NEW YORK: Facebook's Graph Search function has met with a positive reaction from much of the marketing industry, although some have expressed reservations about the newly-announced initiative.

Graph Search, currently available in beta and only in the US, is designed to allow Facebook members to use phrases, such as 'friends in New York who like Jay-Z', to sift through people, photos, places and interests that have been shared on the site.

When such searches are made, search results from the rest of the web will be shown alongside, with these results powered by Microsoft's Bing search engine.

"Graph Search presents immediate opportunities for brands focused on local and wanting to maximize the optimization of their content assets," Chris Copeland, CEO at GroupM Next, the digital insights business, told MediaPost.

"The Facebook page optimization component will be key for brands," he continued, "as will the ability to get individuals to connect with a brand as a result of compelling content."

Meanwhile, Mindshare, the media agency, said that, for brands, "the scale of immediate opportunity ahead with Graph Search will likely be dictated based on the importance of Local and Mobile access to their business".

This in turn suggests that brands with brick and mortar locations – national retailers, restaurants, hotels – will be looking to engage more Facebook fans to ensure that when someone is looking for a recommendation they are present.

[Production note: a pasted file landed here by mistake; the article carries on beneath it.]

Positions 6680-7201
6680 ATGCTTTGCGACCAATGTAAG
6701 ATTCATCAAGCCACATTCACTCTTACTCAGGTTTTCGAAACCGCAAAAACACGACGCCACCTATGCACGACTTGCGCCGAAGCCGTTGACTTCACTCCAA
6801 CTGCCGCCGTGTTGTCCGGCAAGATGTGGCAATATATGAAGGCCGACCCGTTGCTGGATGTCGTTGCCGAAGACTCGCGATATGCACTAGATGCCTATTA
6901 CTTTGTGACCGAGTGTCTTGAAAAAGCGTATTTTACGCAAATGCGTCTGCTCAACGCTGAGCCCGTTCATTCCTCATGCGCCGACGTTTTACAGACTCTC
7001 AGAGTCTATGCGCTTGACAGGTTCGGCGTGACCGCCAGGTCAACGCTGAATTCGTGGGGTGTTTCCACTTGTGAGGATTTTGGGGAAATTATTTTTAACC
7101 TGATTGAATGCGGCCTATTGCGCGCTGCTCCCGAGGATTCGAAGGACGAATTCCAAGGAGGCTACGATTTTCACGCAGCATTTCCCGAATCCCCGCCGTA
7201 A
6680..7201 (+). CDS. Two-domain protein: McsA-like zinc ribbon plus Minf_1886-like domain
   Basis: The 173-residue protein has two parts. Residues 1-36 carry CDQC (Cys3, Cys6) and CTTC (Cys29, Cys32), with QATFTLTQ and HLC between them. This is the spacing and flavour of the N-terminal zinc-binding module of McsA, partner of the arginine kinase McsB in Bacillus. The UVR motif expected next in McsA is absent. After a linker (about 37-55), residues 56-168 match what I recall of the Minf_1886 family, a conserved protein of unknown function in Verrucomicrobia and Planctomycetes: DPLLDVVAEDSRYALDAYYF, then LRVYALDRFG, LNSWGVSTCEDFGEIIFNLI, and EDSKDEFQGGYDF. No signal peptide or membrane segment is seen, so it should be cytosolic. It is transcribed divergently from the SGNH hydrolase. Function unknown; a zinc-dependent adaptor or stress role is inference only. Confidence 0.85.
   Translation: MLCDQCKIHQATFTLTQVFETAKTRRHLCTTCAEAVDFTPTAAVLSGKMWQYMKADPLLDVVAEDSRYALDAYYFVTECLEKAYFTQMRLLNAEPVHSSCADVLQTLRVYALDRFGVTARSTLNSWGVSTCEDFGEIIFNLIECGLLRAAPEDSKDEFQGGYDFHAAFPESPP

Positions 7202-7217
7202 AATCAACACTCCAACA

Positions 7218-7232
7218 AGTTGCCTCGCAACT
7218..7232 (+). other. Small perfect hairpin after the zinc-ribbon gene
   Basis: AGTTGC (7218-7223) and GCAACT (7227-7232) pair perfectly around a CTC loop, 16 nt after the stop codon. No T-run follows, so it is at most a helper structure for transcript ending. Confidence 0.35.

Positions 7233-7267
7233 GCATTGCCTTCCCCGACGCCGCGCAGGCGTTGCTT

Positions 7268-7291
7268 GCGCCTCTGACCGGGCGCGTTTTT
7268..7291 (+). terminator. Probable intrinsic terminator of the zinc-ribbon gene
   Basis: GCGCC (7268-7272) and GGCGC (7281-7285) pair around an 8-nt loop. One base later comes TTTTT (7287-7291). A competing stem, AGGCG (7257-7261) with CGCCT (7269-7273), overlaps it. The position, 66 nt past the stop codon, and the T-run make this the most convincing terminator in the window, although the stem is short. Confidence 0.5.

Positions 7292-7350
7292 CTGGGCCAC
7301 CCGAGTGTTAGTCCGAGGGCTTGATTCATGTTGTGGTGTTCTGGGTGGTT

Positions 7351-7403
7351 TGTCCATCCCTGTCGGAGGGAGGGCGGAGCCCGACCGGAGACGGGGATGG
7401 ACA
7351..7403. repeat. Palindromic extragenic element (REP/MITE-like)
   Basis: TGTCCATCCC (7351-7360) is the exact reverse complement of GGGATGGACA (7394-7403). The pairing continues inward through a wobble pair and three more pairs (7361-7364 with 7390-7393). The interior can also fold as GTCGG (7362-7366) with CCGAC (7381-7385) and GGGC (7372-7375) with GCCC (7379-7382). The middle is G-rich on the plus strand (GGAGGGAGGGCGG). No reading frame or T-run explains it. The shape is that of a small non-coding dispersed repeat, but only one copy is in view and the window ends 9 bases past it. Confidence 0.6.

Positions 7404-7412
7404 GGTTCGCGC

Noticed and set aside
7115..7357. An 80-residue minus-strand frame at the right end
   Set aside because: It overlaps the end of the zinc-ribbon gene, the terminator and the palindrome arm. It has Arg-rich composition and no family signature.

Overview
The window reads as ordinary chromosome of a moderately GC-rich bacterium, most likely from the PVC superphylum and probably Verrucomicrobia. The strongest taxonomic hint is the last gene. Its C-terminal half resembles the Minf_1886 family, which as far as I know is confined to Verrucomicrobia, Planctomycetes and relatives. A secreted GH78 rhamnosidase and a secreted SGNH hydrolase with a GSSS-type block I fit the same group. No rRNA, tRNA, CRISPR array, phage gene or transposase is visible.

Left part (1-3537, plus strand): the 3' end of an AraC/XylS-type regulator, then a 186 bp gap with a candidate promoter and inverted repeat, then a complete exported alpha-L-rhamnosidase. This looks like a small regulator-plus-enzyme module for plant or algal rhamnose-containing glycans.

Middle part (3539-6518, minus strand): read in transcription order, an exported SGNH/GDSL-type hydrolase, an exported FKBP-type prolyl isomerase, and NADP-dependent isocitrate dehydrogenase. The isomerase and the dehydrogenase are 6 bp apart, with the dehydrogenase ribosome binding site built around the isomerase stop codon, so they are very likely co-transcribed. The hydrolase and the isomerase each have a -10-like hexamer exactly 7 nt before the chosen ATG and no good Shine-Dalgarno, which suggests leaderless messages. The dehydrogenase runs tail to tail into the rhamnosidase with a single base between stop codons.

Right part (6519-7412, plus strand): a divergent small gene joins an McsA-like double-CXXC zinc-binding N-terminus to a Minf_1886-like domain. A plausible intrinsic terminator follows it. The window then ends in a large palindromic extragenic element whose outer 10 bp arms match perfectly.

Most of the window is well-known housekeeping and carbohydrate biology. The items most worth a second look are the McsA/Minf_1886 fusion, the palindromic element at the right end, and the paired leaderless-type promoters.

"I think it's quite revolutionary," Midu Chandra, director of social media at Reprise Media, the search marketing business, told B&T.

"I think it will become very important in how influential Facebook actually becomes for brands," she added, "it really brings Facebook back into that peer-to-peer influence space."

Meanwhile, Rich Skrenta, CEO of search engine blekko, said Graph Search made more sense on mobile than on the fixed-line internet, and pointed out that the natural language interface also made sense when paired with mobile-based voice recognition systems like Siri.

But Macquarie Securities analyst Ben Schachter, pointed out the "less-than-impressive Bing integration previously implemented" into Facebook. He added that he preferred to wait and see how Facebook implements the changes and how users adapt to them before passing judgement.

Data sourced from MediaPost/B&T; additional content by Warc staff